Like most teenagers growing up I was slightly unsure what I wanted to do as a career. At college one of the A levels that I chose was Human Biology and I was absolutely hooked. I found the human body fascinating and knew then that my career would involve science in some way.
At university I studied Forensic Science and after leaving felt that this was the route I was going to go down. However I finished in 2008 just as the recession hit and struggled to find a job in this sector. To tide me over I took part in training to become a Health Care Assistant at the local hospital and found that I absolutely loved looking after patients, but I still felt that there was a role out there waiting for me to experience. After being an HCA for a year I then got a job in the Pathology Lab processing blood specimens, I continued to do this for another year.
During my time in the laboratories we used to receive toxicology specimens from the mortuary that had been taken at post mortem. I was really interested in so I messaged the Mortuary manager in the hospital and asked if I could come and have a chat, I wanted to find out a little bit more about the department and the role that the APTs carried out.
As it happens a few months later I was scrolling through NHS jobs and found the Trainee Anatomical Pathology Technologist position was being advertised. I read the job specification and knew that I could this. I’d found the job I was meant to do! I frantically filled out the job application and waited nervously to hear if I had been successful for interview.
I eventually found out that I had been successful and spent even more time really researching everything about the mortuary. I found that a really important part of working in the mortuary was ensuring that HTA rules were adhered to and I made sure to extensively research this area to gain more understanding. I was lucky enough to be successful in interview and began my new job role in 2010.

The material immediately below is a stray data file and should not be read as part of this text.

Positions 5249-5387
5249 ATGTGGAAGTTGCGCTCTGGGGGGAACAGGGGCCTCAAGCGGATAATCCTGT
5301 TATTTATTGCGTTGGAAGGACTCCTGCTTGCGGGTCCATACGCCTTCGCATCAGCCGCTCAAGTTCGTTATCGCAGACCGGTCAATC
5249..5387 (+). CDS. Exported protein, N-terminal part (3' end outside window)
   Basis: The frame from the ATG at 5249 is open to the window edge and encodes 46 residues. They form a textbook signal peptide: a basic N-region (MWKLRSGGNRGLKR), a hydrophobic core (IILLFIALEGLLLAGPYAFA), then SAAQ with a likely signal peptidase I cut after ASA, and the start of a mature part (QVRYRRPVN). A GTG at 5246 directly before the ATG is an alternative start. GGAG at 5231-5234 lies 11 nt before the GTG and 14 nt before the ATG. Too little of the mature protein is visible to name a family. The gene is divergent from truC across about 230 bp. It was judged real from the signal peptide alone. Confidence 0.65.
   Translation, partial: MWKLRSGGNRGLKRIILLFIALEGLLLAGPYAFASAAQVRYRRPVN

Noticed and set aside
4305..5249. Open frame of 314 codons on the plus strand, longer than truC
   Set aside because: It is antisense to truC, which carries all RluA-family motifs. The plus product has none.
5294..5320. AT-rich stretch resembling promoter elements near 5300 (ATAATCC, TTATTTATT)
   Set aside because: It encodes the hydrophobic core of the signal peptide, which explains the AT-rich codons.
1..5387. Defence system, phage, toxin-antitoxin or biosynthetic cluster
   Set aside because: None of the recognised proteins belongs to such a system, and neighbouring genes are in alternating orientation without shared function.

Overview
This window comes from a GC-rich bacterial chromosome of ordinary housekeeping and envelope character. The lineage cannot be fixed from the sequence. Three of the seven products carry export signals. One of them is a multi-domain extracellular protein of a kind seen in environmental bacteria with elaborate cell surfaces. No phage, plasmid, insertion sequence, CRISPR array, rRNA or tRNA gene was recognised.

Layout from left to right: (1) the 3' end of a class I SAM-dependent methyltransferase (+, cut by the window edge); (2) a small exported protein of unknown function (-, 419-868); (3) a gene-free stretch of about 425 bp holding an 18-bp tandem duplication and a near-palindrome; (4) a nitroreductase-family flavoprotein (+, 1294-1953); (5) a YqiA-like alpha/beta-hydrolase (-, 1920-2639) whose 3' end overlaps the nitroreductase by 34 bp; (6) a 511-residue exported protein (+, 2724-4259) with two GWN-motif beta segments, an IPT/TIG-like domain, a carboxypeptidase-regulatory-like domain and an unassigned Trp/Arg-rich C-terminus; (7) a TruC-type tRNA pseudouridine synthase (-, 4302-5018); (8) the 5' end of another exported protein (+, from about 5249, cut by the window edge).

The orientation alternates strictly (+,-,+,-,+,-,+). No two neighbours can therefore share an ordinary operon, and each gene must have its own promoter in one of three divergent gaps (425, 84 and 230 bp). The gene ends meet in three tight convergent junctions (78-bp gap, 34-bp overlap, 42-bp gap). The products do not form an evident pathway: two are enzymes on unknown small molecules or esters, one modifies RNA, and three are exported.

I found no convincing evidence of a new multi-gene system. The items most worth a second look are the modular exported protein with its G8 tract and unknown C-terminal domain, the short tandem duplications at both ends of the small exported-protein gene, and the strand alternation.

I began my new job and studying to complete the old Certificate which I finished in 2012. I was lucky to experience a range of different services such as Coronal and Hospital post mortems, Forensic post mortems and Paediatric work. I enjoyed the combination of looking after patients and giving the care and respect I had given to living patients when I worked as a HCA, but I also really enjoyed studying anatomy and the information that the body could give us after death.
I was really keen to continue my learning and wanted to complete the diploma however by the time I had the chance to apply for this course it had become obsolete. The only way I could gain my next level was to complete the new Level 3 Diploma. At first I was a bit frustrated that I had to complete this course before I could move forward and do the Level 4 Diploma but after starting it I realised how much more in depth it was and how much value there was in doing it. I really enjoyed the course and completed it in 2018.
I have now become a senior in my department and have nearly finished my Level 4 Diploma. I have learnt so much in the past 10 years as an APT and that there are so many different parts to being an APT, not just looking after deceased patients, but also the importance of documents, HTA, health and safety, infection control and the bereavement services. There is also a fantastic community that is found through the AAPT and also from doing the APT courses and I couldn’t be prouder to be part of it all.